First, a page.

Brocade wants to stop sales of a competitor's application controllers it claims infringe on its intellectual property.
Brocade this week filed a motion in the U.S. District Court in San Jose, Calif., requesting the court bar A10 Networks from selling any products containing software code "stolen" from Brocade. A10 is a privately held company founded in 2004 and headquartered in San Jose.
Brocade says the motion presents evidence that A10's AX series application delivery controllers contain verbatim copies of portions of Brocade's proprietary code. Brocade and A10 are already wrangling in court over copyright theft, trade secret misappropriation and patent infringement, and the motion seeks to stop AX production, sales and importing leading up to that trial.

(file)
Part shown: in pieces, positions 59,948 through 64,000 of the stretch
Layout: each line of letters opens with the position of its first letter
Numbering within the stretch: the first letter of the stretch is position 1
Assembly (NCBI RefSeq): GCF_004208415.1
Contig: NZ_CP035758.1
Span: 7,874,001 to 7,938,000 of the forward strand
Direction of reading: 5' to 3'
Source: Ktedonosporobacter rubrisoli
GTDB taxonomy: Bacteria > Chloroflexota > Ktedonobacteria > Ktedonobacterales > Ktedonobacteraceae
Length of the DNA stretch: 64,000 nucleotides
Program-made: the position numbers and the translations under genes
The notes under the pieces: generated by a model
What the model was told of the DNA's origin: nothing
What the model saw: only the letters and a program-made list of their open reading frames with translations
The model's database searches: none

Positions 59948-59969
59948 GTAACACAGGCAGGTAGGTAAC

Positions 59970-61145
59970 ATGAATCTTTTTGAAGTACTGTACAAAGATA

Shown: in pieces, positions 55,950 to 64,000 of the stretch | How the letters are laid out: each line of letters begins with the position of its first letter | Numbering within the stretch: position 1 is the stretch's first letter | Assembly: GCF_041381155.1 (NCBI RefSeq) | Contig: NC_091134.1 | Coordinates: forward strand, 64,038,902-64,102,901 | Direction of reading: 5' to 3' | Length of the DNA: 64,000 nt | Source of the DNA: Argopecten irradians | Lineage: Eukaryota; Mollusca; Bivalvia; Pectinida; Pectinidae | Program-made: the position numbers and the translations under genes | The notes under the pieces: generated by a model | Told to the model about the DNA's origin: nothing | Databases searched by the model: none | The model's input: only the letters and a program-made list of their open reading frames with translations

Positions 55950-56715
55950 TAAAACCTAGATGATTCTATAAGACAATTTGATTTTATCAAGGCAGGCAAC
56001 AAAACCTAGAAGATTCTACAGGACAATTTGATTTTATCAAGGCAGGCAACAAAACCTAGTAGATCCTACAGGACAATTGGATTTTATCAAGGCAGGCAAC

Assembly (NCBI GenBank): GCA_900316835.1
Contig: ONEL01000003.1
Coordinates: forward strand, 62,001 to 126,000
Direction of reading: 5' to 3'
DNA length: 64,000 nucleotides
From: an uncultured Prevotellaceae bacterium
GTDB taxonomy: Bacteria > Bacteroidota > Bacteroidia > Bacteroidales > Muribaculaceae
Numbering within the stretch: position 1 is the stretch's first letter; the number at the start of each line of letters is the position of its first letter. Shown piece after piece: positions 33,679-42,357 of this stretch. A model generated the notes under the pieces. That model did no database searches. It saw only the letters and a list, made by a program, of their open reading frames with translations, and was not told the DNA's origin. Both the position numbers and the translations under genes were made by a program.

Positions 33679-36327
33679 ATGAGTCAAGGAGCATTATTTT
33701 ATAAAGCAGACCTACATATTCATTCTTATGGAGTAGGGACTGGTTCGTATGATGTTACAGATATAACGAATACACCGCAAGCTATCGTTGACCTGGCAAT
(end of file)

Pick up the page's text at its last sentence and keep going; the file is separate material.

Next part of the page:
Included in the copyright theft charge are A10 CEO Lee Chen, CTO Raj Jalan and other defendants. Brocade says A10 founder Chen created his company and its products using proprietary knowledge from Foundry Networks, which Chen co-founded and Brocade acquired in 2008.
Application controller leader F5 is also suing A10.
Calls to A10 headquarters and the company's legal counsel seeking comment on the Brocade motion were not returned by press time. A10 has said previously that both the Brocade and F5 suits lack merit.
The Layer 4-7 server load balancer market was $313 million in the first quarter, down 8% from the fourth quarter of 2010, according to Dell'Oro Group. Brocade's ServerIron switches, from the Foundry acquisition, and F5's BigIP and VIPRION systems compete with A10's AX series in this market.
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